By: Preston Brown
In Who’s Next in Line? Develop Tomorrow’s Leaders Today, Preston Brown writes a plan to trade and develop new managers who are set to replace some 60,000 government retirees in the upcoming year. Preston outlines obstacles to this plan which include: Lack of time, Inadequate funding for designing programs and developing employees, Difficulty in assessing and selecting succession candidates, and Difficulty forecasting attrition for succession positions; As well as ways to overcome each.
Excerpt Taken Directly from Who’s Next in Line? Develop Tomorrow’s Leaders Today By Preston Brown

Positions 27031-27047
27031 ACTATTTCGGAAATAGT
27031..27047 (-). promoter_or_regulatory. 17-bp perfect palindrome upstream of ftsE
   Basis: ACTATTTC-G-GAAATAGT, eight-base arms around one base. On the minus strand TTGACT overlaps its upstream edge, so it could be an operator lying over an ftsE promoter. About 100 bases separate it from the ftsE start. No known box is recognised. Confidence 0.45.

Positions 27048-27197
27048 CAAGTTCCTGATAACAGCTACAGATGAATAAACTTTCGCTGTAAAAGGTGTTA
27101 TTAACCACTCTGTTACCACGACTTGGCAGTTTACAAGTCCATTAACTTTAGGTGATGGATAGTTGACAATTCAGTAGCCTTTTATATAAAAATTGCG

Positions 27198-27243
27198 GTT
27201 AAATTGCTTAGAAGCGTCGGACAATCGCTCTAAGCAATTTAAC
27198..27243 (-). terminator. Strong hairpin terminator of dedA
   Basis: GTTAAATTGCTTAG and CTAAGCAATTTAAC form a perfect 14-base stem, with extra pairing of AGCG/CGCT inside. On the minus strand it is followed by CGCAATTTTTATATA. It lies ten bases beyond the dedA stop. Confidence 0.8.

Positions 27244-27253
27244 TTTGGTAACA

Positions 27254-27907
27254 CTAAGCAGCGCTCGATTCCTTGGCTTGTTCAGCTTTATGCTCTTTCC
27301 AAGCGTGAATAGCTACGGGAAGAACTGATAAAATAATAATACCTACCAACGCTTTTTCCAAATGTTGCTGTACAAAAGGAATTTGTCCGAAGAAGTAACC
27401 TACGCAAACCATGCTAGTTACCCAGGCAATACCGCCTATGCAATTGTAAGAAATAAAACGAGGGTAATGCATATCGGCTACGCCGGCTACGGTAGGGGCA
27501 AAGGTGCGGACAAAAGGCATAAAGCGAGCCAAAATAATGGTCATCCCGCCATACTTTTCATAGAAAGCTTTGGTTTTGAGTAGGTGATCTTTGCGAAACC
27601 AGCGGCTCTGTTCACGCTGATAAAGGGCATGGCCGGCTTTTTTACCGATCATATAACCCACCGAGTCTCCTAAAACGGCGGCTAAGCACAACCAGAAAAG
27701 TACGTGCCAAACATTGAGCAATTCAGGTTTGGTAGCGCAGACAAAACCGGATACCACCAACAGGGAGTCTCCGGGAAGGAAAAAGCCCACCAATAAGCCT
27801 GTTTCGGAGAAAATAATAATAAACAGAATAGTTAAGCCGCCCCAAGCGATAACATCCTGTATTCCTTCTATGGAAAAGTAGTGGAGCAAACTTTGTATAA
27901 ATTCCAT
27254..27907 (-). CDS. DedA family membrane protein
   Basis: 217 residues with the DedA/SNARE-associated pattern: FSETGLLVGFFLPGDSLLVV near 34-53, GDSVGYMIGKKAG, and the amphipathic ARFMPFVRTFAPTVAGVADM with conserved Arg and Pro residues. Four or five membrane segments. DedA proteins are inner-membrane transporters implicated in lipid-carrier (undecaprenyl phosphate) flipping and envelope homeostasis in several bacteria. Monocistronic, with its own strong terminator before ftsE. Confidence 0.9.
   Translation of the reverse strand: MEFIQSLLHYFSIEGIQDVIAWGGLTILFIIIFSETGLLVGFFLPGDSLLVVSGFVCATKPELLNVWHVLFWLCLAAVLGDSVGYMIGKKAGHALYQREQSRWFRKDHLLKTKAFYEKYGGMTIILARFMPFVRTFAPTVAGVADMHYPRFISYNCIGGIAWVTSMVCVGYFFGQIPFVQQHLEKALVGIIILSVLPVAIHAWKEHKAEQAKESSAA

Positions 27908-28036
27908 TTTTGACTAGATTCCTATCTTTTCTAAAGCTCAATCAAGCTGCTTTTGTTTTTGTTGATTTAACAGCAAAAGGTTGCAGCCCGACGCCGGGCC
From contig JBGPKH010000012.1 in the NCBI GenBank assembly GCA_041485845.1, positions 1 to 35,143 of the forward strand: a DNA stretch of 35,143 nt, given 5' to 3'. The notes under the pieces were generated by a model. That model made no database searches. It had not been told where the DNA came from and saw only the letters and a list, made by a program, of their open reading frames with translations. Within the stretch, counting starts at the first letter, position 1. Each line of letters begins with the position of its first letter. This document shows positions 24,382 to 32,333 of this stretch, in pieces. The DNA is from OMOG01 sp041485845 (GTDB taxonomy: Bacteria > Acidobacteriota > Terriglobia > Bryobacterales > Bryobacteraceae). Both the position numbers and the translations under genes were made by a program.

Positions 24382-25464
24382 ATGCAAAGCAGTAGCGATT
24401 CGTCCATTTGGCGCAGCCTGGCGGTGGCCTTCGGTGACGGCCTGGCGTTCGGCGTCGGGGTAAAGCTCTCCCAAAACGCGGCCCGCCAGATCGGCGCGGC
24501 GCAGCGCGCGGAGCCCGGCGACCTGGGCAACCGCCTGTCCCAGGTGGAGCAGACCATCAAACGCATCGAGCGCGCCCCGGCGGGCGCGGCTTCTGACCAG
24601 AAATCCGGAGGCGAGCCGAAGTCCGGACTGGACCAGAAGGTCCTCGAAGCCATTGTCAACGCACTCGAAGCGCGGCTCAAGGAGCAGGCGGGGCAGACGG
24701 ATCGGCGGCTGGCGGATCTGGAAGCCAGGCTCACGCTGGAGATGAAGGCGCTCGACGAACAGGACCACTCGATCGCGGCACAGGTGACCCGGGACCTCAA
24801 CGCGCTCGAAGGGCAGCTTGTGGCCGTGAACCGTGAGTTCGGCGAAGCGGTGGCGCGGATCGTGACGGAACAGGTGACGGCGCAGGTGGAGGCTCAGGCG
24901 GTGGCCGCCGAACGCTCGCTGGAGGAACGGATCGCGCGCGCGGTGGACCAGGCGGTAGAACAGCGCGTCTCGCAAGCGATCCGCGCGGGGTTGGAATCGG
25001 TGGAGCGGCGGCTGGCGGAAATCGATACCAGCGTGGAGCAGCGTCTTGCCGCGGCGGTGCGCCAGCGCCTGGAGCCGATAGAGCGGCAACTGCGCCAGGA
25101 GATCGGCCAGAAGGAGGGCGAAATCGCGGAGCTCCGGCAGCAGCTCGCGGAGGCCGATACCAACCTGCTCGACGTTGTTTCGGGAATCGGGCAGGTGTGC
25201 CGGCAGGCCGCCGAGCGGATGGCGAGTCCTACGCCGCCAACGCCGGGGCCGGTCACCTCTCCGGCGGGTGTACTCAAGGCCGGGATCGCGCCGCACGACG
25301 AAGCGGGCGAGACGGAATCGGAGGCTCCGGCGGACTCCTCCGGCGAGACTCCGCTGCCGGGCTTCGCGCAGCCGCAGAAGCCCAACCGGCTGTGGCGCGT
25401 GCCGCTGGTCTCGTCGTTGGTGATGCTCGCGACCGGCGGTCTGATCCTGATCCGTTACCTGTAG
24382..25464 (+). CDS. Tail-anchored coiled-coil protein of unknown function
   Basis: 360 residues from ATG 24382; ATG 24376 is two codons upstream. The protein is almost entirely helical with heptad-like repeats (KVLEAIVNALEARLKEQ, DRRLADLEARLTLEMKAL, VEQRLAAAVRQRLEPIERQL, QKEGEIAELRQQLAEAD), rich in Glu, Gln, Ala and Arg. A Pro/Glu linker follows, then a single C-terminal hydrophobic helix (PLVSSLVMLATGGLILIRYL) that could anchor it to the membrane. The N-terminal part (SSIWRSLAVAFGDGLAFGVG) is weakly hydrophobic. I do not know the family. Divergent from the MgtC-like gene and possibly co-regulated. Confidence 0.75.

“Managers are likely to be more motivated and successful in their role if they are trained in the fundamentals of leadership development and learn to be patient with the process of trial and error. They need to understand the 70-20-10 rule of development: 70 percent of development occurs through experience; 20 percent by learning from other people such as managers, coaches and peers; and 10 percent from formal training in the classroom or online.
Knowing comes from observing, doing, incorporating new ideas from the experience, and teaching others how to do it. The most effective learning follows the apprenticeship and mentoring model: learning by observation, and by doing a task with someone who has done it before. (For more on mentoring, see article on p. 42.) The single most important aspect of learning to be a leader is self-awareness, which can only be learned over the course of many months or even years.”